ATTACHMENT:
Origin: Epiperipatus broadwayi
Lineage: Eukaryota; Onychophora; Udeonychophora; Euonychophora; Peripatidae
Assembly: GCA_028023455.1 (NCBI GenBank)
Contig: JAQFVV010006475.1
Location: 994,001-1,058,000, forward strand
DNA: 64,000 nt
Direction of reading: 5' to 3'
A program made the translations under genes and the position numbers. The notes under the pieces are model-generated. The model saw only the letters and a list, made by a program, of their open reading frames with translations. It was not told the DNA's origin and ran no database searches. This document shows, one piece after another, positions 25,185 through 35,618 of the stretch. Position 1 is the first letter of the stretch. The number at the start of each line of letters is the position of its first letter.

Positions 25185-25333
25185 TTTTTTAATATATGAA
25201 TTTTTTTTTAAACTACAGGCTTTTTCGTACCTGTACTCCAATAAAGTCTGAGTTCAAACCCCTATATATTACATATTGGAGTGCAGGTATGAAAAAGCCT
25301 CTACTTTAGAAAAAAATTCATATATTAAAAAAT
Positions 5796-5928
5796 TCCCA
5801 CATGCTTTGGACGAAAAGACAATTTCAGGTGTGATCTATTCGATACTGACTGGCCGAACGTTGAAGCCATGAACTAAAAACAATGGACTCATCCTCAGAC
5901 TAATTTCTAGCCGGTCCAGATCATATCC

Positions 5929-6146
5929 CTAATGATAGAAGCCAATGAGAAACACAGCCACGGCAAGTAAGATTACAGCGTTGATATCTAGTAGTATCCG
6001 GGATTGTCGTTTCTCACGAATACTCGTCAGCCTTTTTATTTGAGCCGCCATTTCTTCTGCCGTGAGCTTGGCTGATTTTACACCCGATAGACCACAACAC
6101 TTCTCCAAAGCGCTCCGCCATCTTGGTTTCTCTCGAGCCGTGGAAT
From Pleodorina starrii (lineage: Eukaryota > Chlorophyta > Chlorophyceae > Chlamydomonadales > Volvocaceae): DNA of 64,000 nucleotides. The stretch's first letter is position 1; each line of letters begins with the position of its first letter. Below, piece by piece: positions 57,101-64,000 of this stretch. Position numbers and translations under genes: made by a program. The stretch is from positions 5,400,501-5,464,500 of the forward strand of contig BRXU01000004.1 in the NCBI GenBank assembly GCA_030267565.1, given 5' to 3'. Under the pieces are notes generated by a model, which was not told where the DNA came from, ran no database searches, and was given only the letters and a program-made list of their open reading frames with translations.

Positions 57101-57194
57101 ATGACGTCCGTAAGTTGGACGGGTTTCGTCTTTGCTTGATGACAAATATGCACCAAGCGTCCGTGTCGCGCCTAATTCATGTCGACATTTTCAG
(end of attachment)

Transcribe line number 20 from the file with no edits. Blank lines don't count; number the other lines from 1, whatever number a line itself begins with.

6101 TTCTCCAAAGCGCTCCGCCATCTTGGTTTCTCTCGAGCCGTGGAAT